Wednesday, July 29, 2009

Chicken salad packages

Veterans know what the term means. It refers to being sent out on a story only to find out the story is pretty lame. Reporter or photog calls station, tells ND or Assignment Editor or kid producer that story is lame. Crew is ordered to do story anyway.

And you end up making chicken salad out of chicken you-know-what.

I will never forget being sent to cover what was supposed to be a "major protest." I envisioned picket signs, people yelling, marching, chanting clever slogans. When we arrived there were three people at the location, sitting on the curb. So I called the station. "The story is a bust," I said. "There are only three people here."

The Assignment Editor told me "we have to have a package" and to "shoot it tight." (Giving me orders in italics really used to tick me off.)

When I got stuck with a story like that, I didn't even bother with a standup because I wanted to put as much distance between myself and the bogus story.

As I watch various newscasts and resume tapes, I can actually pick out the chicken salad packages. They usually start with an exciting lead-in from the anchor, then fall flat with no video, no decent interviews, or both. Oh yeah, and no real story either.

So what's the point of my chicken salad rant? That people who never leave the station need to trust the people in the field.

Over the years I've heard producers grumble that, "Oh, they're just trying to get out of doing a package." Hello, McFly! Field crews who run into a story that's a bust are gonna have to find another package. Do you really think reporters want to have to start their day from scratch while out in the field? Trust me, no reporter wants to show up for a story and have it fall apart.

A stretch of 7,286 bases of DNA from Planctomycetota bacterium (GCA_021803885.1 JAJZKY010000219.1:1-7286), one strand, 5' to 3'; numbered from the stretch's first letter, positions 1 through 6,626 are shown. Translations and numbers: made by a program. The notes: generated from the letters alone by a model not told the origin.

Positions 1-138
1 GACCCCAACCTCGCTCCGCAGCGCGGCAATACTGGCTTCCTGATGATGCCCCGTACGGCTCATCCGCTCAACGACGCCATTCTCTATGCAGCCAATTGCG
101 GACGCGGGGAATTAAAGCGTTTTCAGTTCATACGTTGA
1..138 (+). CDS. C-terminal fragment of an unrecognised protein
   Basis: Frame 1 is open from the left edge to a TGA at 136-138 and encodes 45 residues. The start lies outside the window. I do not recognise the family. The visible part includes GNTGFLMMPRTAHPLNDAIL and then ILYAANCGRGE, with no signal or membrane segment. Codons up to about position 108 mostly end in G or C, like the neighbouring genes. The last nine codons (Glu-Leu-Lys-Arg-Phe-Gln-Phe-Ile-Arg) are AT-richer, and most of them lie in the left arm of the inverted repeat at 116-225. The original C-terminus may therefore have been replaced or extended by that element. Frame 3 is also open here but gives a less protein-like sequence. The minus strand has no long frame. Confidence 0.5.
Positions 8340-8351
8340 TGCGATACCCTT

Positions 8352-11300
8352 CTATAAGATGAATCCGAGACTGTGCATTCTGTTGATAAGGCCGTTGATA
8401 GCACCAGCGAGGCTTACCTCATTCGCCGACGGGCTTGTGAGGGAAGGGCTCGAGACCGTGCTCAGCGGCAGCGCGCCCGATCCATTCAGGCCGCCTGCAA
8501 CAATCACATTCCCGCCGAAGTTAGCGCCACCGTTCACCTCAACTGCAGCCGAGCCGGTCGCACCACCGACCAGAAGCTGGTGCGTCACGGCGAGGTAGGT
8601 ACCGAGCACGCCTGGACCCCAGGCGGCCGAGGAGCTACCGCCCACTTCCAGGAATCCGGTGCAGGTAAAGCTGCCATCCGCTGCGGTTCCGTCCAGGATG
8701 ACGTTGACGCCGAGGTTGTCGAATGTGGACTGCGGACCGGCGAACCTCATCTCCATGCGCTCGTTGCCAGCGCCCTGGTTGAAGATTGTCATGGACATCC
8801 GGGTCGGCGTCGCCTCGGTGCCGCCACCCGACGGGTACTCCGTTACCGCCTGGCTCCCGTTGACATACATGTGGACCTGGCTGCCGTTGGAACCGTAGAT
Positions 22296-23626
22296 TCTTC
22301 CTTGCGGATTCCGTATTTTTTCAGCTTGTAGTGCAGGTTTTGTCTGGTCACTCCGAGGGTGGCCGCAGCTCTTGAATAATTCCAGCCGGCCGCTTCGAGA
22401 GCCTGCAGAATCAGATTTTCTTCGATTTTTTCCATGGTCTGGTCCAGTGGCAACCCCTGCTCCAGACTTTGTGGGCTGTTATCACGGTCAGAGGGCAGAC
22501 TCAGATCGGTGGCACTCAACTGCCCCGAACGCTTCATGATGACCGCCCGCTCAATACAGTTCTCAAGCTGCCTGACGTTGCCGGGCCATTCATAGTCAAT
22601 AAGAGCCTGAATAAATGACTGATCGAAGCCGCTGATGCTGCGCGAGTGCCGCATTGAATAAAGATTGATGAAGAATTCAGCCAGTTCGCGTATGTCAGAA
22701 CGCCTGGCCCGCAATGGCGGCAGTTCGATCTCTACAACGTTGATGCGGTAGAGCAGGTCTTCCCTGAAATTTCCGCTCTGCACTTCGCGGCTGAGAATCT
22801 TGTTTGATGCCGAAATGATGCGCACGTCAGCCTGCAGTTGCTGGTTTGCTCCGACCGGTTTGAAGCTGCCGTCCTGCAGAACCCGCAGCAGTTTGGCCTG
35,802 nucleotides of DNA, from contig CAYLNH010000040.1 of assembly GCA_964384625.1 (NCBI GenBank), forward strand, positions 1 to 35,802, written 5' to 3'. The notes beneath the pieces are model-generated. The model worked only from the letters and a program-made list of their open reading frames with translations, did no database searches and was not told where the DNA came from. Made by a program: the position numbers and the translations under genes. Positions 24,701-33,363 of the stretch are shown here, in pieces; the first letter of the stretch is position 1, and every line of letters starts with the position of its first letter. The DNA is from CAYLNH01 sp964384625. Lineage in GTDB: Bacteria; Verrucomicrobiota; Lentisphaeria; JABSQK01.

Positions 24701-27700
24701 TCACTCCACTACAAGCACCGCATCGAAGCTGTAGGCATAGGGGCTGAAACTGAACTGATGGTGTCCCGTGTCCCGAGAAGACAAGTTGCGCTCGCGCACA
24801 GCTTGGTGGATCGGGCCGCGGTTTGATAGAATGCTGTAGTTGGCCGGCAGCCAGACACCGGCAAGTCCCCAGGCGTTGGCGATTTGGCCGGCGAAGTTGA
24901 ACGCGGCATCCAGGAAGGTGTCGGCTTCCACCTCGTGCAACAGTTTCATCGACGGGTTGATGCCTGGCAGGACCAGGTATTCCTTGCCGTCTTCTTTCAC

There's a difference between producing a newscast and stacking a show. There's a difference between filling a news hole and putting legitimate stories on the air.

The people in the field are there. They know what's going on, they can see the situation, and unless you've got two rookies on a story, they can usually tell if a story is "package worthy" or not.

So, for those of you who never leave the building, learn to trust your crews in the field.

Otherwise, you'll have enough chicken salad to open a delicatessen.


turdpolisher said...

truer words were never spoken. now if we can just get the houseboys to listen.

BeauBerman said...

Good post.